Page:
Saturday, May 14, 2022

Flash Fiction # 510 -- The Long Way Home/10


 Jamison started to stand, grabbing at anything he could find to hold on. He took one quick look around and then dropped back to his knees by Rory.

"You decide," he ordered. "No, don't argue. You can understand better what you can do and which way will be safest."

"Safest," Rory said with a nod. "Toward the sea. If any of Kellic's people suspect an intentional breakout, they'll be waiting --"

Lightning hit the dock again, but they were already drifting past it. The light illuminated the area, and Rory fixed the area ahead in his mind, even knowing the half dozen craft would move in ways he could not guess.

"You're hurt!" Jamison grabbed at him.

"Careful." He winced at the touch on his arm. "Nothing serious. I was saying they'll be waiting for us to go upstream and likely have the guns manned on the castle grounds. We're going out to the sea. If you know the coast well, make a decision on north or south. If north, I'll say that we won't go far. Atria is in the midst of some special curse of their own, and we don't want to get caught up in that never-ending winter."

"South," Jamison decided. "Down toward the Arch River. It is about fifteen miles from here, with a wide delta. Difficult to navigate and the haunt of pirates, but we can get through that, right?"

Lightning hit a ship a few yards ahead of them.

"I'll take pirates over this," Rory admitted.

It took hours for them to get clear of the city. Rory feared that they could still be too close when the sun came up. Fortunately, the rush of the water from the storm kept the current strong, and heading downstream was definitely the better idea in this case. Other pieces of boats went with them, and at least one had a crew. They drifted past it, and Montinique shouted good luck to someone on board. That craft sat lower in the water and already had cargo on board.

The storm, which had blown up from the sea and pressed inward, was well behind them when they reached the waves. They found bits of boats here, and Rory suspected some of them must have foundered at sea as the storm raced for the shore.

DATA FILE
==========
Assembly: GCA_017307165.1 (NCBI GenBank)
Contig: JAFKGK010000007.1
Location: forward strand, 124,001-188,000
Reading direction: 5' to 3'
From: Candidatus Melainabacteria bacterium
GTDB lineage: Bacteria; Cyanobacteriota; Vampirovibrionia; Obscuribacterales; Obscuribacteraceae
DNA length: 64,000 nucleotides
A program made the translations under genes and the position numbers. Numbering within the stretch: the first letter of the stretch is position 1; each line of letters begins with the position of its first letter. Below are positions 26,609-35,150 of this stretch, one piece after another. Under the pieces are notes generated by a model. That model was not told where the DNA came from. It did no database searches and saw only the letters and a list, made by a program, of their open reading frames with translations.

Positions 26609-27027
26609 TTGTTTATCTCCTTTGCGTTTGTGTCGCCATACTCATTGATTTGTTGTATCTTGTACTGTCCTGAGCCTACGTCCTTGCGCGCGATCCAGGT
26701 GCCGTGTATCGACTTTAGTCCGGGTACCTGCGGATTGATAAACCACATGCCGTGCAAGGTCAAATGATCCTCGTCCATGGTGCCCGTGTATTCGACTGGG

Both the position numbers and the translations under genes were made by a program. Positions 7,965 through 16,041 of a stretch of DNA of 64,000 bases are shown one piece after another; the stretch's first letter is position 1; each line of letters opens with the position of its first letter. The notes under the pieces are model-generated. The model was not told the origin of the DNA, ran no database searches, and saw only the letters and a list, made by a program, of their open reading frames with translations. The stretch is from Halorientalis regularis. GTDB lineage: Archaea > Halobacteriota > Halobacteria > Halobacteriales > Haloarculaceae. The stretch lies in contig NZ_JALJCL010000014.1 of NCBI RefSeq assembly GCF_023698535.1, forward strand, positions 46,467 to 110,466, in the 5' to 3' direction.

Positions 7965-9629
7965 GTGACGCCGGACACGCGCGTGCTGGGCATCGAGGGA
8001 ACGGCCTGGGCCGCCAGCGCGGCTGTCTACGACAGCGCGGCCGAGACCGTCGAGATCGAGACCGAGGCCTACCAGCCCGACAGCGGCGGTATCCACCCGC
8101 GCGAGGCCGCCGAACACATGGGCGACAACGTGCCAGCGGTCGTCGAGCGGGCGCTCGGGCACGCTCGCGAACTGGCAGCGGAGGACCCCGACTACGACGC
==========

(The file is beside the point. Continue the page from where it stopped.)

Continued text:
By then, Jamison was taking care of Rory's two wounds, which had both been more annoying than serious. They moved well away from the shore, and Mantinique had come to speak with Rory.

"South, I agree." The Captain looked that way with a decisive nod. "I'm not so sure about the delta, but after last night I suppose pirates wouldn't be such a bad problem."

"Everything is a problem," Rory said. He looked toward the north but then shook his head. "We don't need more crazy weather, though. And we need to get out of this area. I would wish for the others to get away as well. Still, as the weather gets better, they may be all that keeps Kellic's people from coming after us by still blocking the river and getting in the way. We'll have to keep our eyes open for anyone from the army along the shore, but I think we can go out far enough to be well out of their range."

"It's not going to be easy sailing with just the four of us," Mantinique warned. "There's a reason the city is on the Baron River and not on the Arch. It's a treacherous River. I don't know how far upstream We'll be able to get. I'd rather not abandon the ship, but we may have to head out over the land."

"Or," Jamison added, "you could drop us off at some convenient spot along the shore and let us head inland, and you can go back and play at the idea that you just worked free and were coming back for your crew. I don't like that we left them behind, and not because we could use them now."

"They had orders to get out and scatter," Mantinique replied with a wave of his hand. "If they hear the ship is still in port, the crew will just show back up and say they got scared by the weather. They will make their way out of the city and head toward home if it's gone. I suspect they'll be home before we are."

"Dangerous for them," Jamison said with a worried shake of his head.

"Not as dangerous as sitting in port and waiting for Kellic to realize that we were from the area just south of your father's land. That's not your fault, you know. Even if you had never shown up for this little excursion, Kellic would still have been suspicious of us."

"Kellic is suspicious of everyone," Rory added. "He's not going to make a good King."

"That's something we can all agree on," Mantinique replied with a nod. He looked weary, which made Rory feel all the more tired. "Were still in the outflow of the river's current. We can still follow it for a few miles out into the sea, but we need to rig sails. Unless there's something you are specifically doing, Rory, like keeping the boat in one piece, I suggest you get some rest now. You won't want to enter the Arch in the state you're in now."

There was no use arguing it. Rory nodded and moved from bow to deck and laid in the sun. He slept. No one was likely to sneak up on them out here in the ocean. He didn't sense any magic nearby, and the few scudding clouds that raced across the sky were not harbingers of danger.

He slept, knowing there would be more trouble soon enough.

Saturday, May 07, 2022

Flash Fiction #509 -- The Long Way Home/9